From KDD – additional case law and Nov. 8, 2013 at 11 am is an important day!

Dear Readers,

KDD has found some wonderful case law, courtesy of the ACLU.  And in the meantime, as some of you are aware Atty Lanre Amu, and African immigrant to this country, has been prosecuted by the ARDC for speaking out against the troubles and travails over at the Daley center!

Since many of your are probate victims, I am sure you will want to come out to his oral argument and cheer him on this Nov. 8, 2013 at 11 am.  I will be there.  Meet and greet and support him.  His brief will be published shortly (with my comments, of course), but take a look at the case law Ken has found–good going Ken!

from Joanne

What I would like to know is HOW IN THE HECK CAN A BLOG CAUSE AN “IMMEDIATE AND SEVERE THREAT TO THE JUDCIARY OR ANY JUDICIAL PROCEEDING”?

that would be the question to ask on cross of ANY sitting judge during a trial against an attorney for blogging about a troubled court system.  I mean, a sitting judge is not supposed to even read a blog about her or his case, they’re supposed to avoid news and blogs and commentary as much as they are able, and certainly not engage in discussing those cases.  As SCOTUS has directed when someone has read something he or she did not like, “avert thy eyes.”

These are all good questions and Mr. Amu, just let me know when we can meet tomorrow.

thanks

joanne

—–Original Message—–
From: kenneth ditkowsky
Sent: Oct 31, 2013 1:27 PM
To: JoAnne M Denison , “loamu@aol.com”
Subject: Re: I love your brief to the Review Board

I lifted the following argument out of brief filed by the ACLU for another attorney
The issue in this case is whether an attorney may be disciplined for true statements critical of a court simply because the court dislikes the tone of the statements.* Robert Snyder was suspended from practice solely because the Court of Appeals found his letter to the District Court to be “disrespectful.” In re Snyder, 734 F.2d at 337, 343 (8th Cir. 1984). The Court of Appeals agreed with Snyder that there are major problems with the implementation of the Criminal Justice Act. 734 F.2d at 337-341. Nonetheless, the court suspended him because it did not like the tone and words he used in addressing the court.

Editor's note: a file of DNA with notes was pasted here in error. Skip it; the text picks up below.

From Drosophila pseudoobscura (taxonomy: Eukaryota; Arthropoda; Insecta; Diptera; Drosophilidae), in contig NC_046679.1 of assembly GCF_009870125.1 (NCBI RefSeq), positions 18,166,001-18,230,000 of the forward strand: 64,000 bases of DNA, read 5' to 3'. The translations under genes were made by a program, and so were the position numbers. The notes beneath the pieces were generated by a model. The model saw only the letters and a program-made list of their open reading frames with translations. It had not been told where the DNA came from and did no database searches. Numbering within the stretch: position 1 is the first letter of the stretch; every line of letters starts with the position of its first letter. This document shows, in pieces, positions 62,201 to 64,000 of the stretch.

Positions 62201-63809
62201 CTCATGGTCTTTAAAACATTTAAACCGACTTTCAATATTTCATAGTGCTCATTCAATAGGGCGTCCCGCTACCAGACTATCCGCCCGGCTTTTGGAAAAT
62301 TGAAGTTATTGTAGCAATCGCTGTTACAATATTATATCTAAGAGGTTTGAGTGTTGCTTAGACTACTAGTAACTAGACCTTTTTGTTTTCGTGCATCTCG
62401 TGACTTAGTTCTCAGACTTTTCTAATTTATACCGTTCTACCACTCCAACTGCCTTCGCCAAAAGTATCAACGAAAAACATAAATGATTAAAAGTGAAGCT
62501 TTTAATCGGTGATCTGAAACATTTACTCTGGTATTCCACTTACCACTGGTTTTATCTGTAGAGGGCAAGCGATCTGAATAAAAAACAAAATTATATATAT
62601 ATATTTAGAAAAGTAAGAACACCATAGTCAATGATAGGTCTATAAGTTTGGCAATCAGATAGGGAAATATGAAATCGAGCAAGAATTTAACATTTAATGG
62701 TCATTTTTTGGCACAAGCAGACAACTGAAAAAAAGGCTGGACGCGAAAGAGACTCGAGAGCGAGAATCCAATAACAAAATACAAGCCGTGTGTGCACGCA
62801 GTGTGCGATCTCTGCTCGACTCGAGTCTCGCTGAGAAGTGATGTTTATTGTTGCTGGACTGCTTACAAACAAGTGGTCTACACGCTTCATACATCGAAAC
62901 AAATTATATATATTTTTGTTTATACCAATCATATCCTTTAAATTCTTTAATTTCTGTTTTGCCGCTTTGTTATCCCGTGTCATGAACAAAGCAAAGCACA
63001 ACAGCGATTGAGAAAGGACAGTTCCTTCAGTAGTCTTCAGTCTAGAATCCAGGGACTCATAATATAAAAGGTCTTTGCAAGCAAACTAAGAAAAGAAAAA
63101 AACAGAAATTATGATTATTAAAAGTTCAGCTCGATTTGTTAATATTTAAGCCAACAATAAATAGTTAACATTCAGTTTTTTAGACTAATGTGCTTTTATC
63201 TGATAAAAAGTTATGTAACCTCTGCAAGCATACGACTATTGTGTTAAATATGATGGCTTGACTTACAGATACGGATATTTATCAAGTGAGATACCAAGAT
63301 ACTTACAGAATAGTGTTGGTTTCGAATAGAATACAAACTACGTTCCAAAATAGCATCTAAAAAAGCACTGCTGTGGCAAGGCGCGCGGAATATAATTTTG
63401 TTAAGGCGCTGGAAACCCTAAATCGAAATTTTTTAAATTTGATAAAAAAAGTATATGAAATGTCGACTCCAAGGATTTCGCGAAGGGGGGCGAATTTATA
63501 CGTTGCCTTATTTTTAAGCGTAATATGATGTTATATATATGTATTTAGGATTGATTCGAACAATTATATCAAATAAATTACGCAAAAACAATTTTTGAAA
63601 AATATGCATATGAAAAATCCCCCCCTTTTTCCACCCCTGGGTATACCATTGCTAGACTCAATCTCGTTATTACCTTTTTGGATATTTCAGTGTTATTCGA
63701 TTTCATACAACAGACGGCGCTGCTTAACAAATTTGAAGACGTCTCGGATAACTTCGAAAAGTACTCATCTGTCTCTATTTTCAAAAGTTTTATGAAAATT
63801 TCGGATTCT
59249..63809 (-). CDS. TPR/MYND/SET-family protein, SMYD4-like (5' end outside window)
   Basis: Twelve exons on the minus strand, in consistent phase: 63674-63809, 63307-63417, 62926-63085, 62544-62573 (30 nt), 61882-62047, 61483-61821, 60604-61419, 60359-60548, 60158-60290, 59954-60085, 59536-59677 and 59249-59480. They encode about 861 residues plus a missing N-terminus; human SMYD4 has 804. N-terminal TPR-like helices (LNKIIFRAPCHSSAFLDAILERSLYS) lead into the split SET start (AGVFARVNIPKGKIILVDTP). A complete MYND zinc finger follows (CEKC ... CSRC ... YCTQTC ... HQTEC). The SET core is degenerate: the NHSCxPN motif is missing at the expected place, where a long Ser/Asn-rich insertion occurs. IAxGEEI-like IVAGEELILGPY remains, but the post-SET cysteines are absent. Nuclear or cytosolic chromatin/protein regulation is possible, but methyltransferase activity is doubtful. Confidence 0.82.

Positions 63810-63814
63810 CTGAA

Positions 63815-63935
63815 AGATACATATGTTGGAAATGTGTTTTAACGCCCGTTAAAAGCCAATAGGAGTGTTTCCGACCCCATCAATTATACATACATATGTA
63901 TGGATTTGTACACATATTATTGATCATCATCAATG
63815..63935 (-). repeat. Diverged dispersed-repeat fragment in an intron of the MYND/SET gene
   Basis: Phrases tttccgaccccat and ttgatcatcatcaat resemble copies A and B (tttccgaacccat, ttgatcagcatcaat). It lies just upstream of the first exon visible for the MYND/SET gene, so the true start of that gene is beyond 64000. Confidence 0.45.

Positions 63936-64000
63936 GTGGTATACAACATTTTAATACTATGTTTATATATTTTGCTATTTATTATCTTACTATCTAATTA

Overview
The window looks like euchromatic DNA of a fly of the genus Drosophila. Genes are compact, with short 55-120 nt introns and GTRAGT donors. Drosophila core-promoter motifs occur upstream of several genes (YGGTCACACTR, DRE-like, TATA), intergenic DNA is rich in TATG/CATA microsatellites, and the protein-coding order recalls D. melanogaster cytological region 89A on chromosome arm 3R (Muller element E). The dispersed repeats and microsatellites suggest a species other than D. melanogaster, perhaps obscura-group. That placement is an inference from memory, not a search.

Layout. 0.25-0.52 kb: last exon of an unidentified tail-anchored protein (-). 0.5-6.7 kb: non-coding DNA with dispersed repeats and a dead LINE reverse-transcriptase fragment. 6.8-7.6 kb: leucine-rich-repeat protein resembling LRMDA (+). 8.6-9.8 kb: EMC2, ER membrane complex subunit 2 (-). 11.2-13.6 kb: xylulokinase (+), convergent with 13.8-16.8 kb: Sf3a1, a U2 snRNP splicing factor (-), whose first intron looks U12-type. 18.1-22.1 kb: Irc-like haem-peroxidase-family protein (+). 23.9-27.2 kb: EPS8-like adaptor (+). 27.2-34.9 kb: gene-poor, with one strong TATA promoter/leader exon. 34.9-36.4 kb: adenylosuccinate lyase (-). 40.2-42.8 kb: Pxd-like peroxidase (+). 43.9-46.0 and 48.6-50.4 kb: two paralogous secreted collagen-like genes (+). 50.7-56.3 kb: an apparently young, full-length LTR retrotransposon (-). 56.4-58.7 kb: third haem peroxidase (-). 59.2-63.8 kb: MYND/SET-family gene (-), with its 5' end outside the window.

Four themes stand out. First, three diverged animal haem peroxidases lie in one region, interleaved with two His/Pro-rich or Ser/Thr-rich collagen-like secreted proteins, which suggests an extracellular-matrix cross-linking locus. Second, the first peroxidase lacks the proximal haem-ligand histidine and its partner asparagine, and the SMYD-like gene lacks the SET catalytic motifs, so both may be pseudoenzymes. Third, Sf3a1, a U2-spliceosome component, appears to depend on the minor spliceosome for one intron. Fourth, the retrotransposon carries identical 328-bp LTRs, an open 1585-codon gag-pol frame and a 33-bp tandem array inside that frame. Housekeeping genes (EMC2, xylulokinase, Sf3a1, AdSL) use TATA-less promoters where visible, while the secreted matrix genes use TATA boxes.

*8 Speech by attorneys is an essential way of exposing problems in the system and pressuring for reform. By virtue of their knowledge and dealings with the judiciary, lawyers have a unique ability to help improve the administration of justice. At times, attorneys must vigorously advocate their clients’ positions and criticize the way in which the courts are treating their clients’ cases. See In re Sawyer, 360 U.S. 622, 631-32 (1959). At times, attorneys must speak out about injustices they perceive in the administration of the courts. Such speech serves an invaluable public purpose and is protected by the very core of the First Amendment. See New York Times v. Sullivan, 376 U.S. 254, 270 (1964).
Robert Snyder’s letter to the secretary of the district court was exactly the type of speech which should be encouraged. He was writing to a branch of the United States *9 government for redress of his grievance: his failure to receive prompt payment for services provided to an indigent criminal defendant. Furthermore, his letter complained about the administration of an important government program and the failure of the government to provide adequate representation of indigents. Attorneys perform an essential public function when they complain in this manner. Snyder’s letter prompted the United States Court of Appeals for the Eighth Circuit to propose a reconsideration of the manner in which the CJA is implemented in North Dakota. In re Snyder, 734 F.2d at 337-341. Snyder thus was performing the highest mission of the bar in seeking to improve the system.